To the Editor:

Overly enthusiastic expectations of what ductless split heat pumps will do for low-income elderly tenants at Trumbull Stern Village need a reality check (July 6, TrumbullTimes.com). It doesn't take a HVAC engineer to see the flaws in the thinking of DOH Commissioner Evone Klein and Trumbull Housing Authority Executive Director Harriet Polansky. Flaws are clearly visible to even a casual look at heat pump articles.

In her press release, Klein states, "The pumps will make life more comfortable for residents." Not so as studies show that none of the claims cited in the article can be relied upon for Stern Village.

Overlooked are the hazards and threats to the health, safety and welfare of frail elderly tenants. Winters get too cold usually for the pumps to reliably produce sufficient heat for three rooms.

Polansky is quoted that “Ductless (sic) split heat pumps will make the apartments energy efficient, help prevent heat loss in the winter which will lower utility costs and improve well being." Not so as studies give quite a different picture. I have done the research.

At 10 degrees outside, a scientific study reported that the inside temperature dropped to a low 60 degrees. Gerontology experts would agree, that is far too cold for the health and comfort for most elderly people. For sufficient heat, the tenants will need to rely on the already installed electric resistance baseboard heaters, mandated by state statute. So, where are the savings?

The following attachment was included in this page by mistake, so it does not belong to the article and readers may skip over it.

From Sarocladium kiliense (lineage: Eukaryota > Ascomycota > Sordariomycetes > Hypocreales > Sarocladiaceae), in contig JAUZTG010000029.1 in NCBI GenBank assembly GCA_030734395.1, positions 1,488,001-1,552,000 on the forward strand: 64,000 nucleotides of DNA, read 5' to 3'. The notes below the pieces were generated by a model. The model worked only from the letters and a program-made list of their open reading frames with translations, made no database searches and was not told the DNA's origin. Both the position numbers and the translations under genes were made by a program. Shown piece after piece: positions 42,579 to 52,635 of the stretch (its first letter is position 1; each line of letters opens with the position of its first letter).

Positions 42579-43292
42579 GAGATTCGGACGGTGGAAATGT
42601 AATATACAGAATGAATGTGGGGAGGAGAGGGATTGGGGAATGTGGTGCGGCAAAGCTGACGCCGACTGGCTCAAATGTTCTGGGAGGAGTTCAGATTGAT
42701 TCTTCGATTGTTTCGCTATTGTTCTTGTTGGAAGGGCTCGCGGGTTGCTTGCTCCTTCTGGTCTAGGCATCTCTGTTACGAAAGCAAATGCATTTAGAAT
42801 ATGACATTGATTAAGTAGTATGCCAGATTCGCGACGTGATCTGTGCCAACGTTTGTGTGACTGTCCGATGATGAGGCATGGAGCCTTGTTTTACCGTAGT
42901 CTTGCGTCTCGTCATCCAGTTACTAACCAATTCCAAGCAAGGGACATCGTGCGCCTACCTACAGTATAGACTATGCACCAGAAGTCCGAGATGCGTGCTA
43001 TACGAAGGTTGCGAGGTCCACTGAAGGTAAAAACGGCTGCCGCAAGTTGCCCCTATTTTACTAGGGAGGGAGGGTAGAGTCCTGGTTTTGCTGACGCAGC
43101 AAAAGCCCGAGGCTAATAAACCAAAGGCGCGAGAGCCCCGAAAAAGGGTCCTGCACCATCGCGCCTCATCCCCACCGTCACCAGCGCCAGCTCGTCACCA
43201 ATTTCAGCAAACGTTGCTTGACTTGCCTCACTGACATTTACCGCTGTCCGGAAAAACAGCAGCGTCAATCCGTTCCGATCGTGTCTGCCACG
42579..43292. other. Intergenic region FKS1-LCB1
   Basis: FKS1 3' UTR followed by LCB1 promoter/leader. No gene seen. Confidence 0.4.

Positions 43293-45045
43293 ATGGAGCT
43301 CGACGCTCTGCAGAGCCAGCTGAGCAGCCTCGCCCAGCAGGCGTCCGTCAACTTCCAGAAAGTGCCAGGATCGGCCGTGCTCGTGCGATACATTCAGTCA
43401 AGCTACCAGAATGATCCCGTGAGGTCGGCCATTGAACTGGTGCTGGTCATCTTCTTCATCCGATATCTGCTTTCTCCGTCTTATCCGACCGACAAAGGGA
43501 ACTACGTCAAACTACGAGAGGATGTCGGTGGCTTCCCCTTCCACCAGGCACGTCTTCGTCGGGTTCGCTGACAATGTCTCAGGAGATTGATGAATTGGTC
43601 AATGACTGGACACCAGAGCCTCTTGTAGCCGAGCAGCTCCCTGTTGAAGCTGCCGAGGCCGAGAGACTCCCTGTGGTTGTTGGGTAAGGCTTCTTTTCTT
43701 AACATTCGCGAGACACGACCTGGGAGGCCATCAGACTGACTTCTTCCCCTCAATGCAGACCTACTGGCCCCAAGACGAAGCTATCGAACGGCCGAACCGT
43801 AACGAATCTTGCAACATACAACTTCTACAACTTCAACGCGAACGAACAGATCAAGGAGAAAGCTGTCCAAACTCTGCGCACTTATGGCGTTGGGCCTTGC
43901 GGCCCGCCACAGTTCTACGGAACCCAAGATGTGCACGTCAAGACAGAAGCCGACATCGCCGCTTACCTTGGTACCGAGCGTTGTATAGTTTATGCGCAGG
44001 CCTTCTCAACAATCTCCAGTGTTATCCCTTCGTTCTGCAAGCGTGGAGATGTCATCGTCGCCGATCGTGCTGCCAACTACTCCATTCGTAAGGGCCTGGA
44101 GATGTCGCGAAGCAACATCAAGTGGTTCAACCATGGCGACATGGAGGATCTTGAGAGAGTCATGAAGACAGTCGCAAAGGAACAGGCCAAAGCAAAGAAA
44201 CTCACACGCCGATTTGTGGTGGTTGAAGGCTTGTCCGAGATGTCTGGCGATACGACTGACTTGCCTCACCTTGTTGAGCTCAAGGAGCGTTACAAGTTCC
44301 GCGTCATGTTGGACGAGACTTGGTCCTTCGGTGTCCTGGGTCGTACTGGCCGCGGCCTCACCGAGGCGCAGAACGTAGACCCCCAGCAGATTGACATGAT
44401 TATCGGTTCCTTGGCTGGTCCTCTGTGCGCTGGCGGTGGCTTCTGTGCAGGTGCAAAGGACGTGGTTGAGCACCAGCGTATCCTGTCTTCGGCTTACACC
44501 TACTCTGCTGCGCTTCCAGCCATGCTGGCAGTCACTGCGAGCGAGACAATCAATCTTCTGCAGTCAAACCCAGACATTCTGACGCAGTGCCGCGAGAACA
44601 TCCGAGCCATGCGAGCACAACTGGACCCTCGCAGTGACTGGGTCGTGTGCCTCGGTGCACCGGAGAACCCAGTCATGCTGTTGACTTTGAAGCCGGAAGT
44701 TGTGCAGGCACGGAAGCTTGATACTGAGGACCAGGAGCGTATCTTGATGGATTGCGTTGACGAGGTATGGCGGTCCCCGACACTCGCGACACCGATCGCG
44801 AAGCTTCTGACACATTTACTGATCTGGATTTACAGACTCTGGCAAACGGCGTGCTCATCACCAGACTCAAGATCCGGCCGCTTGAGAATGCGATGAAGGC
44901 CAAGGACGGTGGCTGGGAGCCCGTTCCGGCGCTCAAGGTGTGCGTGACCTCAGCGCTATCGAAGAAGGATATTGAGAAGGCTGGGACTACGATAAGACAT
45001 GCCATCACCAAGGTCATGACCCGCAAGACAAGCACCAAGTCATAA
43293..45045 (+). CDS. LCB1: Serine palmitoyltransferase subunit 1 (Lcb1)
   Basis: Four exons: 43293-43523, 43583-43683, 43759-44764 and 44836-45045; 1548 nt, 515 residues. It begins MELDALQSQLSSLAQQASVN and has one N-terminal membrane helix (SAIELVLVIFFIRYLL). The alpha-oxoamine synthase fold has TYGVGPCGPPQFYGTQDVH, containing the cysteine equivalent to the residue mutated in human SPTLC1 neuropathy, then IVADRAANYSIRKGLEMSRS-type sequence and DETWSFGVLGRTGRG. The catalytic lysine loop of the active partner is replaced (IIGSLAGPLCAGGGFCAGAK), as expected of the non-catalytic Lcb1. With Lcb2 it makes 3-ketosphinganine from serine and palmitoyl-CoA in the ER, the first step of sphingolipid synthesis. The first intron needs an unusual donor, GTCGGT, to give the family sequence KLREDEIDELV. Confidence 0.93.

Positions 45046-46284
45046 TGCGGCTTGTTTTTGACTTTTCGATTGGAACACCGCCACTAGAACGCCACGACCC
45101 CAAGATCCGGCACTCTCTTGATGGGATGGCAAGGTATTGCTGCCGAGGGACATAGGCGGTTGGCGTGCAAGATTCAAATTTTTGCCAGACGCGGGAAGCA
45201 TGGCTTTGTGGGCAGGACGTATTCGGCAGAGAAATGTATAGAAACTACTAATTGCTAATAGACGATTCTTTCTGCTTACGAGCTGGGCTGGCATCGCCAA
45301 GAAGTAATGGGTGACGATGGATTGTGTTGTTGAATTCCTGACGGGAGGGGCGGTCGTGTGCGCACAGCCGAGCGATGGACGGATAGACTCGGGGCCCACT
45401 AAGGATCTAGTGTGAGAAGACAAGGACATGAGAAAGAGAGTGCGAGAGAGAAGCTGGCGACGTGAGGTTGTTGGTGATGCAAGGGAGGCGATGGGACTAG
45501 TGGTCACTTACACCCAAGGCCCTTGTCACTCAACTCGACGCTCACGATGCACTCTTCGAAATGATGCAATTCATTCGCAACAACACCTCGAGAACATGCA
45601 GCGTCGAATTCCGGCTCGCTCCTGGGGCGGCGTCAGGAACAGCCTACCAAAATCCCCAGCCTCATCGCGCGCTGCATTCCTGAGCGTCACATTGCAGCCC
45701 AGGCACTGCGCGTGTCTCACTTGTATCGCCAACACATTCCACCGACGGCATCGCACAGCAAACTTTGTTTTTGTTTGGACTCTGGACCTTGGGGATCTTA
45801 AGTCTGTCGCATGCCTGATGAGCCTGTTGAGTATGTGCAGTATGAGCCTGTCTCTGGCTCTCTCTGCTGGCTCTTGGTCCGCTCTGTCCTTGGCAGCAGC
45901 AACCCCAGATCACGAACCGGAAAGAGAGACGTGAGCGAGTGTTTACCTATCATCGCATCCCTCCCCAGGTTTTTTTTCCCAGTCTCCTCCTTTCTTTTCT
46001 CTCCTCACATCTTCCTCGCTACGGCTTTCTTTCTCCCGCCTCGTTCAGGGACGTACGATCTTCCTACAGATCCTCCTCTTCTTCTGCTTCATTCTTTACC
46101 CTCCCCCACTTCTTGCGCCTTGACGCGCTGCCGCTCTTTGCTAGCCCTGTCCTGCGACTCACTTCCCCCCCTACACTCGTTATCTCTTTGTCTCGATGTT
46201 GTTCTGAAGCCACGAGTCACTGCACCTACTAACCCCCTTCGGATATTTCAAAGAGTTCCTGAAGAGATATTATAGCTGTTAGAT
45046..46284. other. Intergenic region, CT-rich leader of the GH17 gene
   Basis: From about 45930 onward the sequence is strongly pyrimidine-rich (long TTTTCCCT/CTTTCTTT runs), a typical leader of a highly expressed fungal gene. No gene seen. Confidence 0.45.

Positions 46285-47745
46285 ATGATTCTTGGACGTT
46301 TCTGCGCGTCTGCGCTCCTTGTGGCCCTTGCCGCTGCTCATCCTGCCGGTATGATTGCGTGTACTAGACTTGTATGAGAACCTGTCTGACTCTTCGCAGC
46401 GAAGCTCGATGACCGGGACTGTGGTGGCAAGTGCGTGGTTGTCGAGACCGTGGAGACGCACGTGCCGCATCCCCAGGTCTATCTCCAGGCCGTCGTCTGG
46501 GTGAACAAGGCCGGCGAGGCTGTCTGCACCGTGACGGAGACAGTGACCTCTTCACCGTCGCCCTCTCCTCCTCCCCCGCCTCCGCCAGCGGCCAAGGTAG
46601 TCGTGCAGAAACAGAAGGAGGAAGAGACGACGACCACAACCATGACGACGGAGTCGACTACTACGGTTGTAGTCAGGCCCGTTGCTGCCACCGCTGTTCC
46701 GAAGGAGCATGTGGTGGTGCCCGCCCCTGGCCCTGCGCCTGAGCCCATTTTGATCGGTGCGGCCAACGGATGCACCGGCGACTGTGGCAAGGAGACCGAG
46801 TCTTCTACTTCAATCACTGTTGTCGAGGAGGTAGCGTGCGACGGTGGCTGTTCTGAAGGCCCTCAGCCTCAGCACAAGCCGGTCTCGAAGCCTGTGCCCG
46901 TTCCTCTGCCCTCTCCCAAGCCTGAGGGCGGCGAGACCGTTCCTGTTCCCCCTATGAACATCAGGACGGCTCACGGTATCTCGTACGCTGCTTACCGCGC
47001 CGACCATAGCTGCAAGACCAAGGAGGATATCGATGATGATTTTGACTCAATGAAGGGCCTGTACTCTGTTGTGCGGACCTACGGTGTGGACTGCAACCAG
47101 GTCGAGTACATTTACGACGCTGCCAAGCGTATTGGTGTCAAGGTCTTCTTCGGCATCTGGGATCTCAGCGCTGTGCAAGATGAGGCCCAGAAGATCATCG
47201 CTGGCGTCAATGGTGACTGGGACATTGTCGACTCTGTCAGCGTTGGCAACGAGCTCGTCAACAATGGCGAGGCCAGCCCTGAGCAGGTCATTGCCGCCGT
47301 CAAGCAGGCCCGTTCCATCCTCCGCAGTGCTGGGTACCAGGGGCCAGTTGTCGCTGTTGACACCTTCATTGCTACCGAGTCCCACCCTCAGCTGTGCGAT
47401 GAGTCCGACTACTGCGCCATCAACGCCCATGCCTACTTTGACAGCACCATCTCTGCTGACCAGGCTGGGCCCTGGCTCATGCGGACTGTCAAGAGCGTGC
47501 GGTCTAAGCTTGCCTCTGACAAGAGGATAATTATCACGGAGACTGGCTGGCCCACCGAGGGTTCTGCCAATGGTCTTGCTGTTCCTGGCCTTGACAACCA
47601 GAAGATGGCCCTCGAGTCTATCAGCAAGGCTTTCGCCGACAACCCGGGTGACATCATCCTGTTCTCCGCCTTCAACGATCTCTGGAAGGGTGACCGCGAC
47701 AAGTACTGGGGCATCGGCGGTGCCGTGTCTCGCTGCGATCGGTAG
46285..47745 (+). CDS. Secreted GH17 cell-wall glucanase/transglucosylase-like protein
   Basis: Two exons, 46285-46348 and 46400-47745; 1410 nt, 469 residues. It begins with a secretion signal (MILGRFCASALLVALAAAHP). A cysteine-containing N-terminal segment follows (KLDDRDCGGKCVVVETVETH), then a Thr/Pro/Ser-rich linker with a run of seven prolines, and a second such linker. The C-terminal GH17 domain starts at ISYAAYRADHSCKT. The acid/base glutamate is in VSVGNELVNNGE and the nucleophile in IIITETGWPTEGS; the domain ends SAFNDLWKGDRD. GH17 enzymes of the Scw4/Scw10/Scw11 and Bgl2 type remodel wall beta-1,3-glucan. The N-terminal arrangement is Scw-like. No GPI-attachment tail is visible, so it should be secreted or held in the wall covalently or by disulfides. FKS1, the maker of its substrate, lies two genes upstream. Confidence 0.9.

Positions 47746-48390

Heat pumps are high tech and high maintenance. What elderly person is going out in a snow storm to clear the compressor of ice and snow? Or, how will a small maintenance crew of three take care of 186 pumps while busy clearing snow from roads and pathways? Maintenance, therefore, becomes prohibitive.

As for cooling, properly sized window units are energy efficient, low maintenance and only cost less than $150.00 retail, compared to $4,123.00 each for heat pumps, making this state grant a waste of your tax dollars. The elderly tenants say that window a/c units are far more attractive than ugly-looking outside heat pumps.

Paul G. Littlefield